House Judiciary Republicans take aim at ‘climate cartel’ on accusations of antitrust activities

"You are evil, and what you are attempting to do and the violations of law that you are engaged in is absolutely stunning,” Rep. Harriet Hageman, R-Wyo., told the panel of witnesses at the hearing.

Published: June 15, 2024 11:14pm

Updated: June 19, 2024 8:51am

A new front in the war against environment, social and governance (ESG) was opened this month as House Judiciary Committee Republicans released a report accusing left-wing environmental activists and major financial institutions of colluding to force American companies to adopt anti-fossil fuel policies. 

The GOP committee members followed up the report with a subcommittee hearing last Wednesday in which they grilled representatives from some of those institutions they accuse of being part of a “climate cartel” violating antitrust laws, a charge the witnesses denied. 

Rep. Thomas Massie, R-Ky., chair of the Antitrust, Commercial, and Administrative Law subcommittee, said that this “climate cartel” expressly requires investors who join them to pressure the companies they invest in to reach net zero emissions and adopt their desired left-wing policies.

Asset owners and managers, Massie said, then use the investments they control to force companies to disclose carbon emissions and adopt governance mechanisms that enforce climate commitments, even though these are bad for investors and consumers. 

“The climate cartel engages in a series of escalating pressure tactics to force American companies to act against their own self interest and adopt its desired left wing policies,” Massie said. 

Companies that go against this pressure, Massie continued, are targeted with shareholder resolutions demanding that the companies take the actions that the “climate cartel” wants them to take. 

As an example, he pointed to the successful effort in 2021 by the activist investor group Engine No. 1 to replace three board members at ExxonMobil

This amounts to, Massie said, anti-competitive collusion that aims to reduce the number of flights Americans take, get Americans to cut their beef consumption, and to keep fossil fuels in the ground.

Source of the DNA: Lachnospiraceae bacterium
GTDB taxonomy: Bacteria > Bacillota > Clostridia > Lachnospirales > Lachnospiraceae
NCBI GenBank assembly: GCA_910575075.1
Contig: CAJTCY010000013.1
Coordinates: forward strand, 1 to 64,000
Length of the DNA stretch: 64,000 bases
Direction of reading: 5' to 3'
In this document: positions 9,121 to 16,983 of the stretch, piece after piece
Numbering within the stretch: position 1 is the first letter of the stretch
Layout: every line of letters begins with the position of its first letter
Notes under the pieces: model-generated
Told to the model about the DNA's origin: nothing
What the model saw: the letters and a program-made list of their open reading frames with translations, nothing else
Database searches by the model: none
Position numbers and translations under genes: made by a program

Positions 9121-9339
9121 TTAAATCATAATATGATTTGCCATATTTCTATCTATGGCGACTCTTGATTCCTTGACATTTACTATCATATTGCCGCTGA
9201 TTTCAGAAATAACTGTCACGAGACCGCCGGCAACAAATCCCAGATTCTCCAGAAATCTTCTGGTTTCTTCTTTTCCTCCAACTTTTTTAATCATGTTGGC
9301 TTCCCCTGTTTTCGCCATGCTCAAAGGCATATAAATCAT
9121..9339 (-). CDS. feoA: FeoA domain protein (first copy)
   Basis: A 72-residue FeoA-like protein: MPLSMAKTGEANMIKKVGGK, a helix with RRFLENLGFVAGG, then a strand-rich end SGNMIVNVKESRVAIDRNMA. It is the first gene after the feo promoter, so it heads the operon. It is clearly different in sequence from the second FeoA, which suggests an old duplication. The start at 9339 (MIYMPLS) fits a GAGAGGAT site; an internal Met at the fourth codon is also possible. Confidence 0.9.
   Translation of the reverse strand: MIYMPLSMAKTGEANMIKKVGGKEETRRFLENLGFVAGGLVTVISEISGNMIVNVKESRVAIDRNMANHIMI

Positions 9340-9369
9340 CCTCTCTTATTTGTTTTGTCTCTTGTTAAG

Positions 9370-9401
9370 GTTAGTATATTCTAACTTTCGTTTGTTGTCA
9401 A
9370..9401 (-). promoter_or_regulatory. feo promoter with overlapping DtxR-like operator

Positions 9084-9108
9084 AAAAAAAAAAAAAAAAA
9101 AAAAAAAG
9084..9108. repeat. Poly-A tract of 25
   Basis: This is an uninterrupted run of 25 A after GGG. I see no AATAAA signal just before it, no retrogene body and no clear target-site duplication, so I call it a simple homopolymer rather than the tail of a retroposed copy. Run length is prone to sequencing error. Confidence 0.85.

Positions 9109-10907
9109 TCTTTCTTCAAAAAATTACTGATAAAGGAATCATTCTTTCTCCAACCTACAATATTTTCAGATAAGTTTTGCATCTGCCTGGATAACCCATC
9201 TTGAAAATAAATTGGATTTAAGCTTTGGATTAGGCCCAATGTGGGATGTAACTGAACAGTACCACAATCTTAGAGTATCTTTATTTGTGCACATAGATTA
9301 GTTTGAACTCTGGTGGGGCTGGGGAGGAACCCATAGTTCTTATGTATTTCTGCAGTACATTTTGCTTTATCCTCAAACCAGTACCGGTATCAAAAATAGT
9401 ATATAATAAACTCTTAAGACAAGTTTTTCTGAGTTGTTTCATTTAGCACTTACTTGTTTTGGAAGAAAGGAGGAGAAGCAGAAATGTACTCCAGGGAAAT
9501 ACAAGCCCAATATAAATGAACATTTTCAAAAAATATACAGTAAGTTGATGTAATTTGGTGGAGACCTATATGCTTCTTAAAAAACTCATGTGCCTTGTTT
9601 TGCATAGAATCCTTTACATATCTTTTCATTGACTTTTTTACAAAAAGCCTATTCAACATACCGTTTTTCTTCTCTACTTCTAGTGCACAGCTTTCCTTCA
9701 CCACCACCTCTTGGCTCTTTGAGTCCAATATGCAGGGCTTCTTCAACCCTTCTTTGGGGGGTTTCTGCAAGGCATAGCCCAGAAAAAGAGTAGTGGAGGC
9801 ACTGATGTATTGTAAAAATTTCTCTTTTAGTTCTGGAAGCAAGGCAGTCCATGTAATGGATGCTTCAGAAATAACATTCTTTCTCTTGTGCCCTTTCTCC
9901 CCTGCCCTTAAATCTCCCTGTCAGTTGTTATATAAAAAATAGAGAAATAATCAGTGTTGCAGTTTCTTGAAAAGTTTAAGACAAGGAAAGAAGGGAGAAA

Rep, J. Luis Correa, D-Calif., ranking member of the subcommittee, called the accusations an “attack on shareholders.” He argued that shareholders are owners in a company and have legal rights to hold corporations they invest in accountable. 

“This is called free enterprise. And we should encourage it is pro-competitive, pro-democratic and pro-free market,” Correa said. 

The witnesses, which included a representative from California Public Employees Retirement System (CalPERS), (CalPERS), which oversees $485.8 billion in investments, and Arjuna Capital, which Managing Partner Natasha Lamb said had $500 million in assets under management. 

The witnesses argued that what is being described as collusion is just groups of investors and managers sharing information and collaborating. 

Mindy Lubber, CEO of Ceres, described the work of the nonprofit she heads as working “with investors and companies to make the business case for action as they address some of the greatest global financial challenges facing our world today, challenges like climate change, water scarcity and pollution.” 

Therefore, she argued, it’s part of their fiduciary duty to manage these risks. 

Cajole and coordinate

Ceres, which has over 200 member investors with $44 trillion in assets under management, was the focus of a 2023 report by Consumers’ Research, a consumer advocacy nonprofit. The report accused Ceres of being a “globe-spanning pressure group” that works to “cajole and coordinate members of the finance industry into pushing harmful, anti-consumer ‘net zero’ targets at every major public company in the country.” 

The group has been urging the Judiciary Committee to investigate Ceres for collusion. Will Hild, executive director of Consumers’ Research, told Just the News the hearing was encouraging. 

“We're exceedingly pleased to see the House Committee taking this on. We think it's an incredibly important area to be investigated,” Hild said. 

Hild also disputed the witnesses’ characterization of their activities as being just a matter of collaboration between colleagues. He said that they’re getting together to reward and punish companies according to how much they go along with their agenda.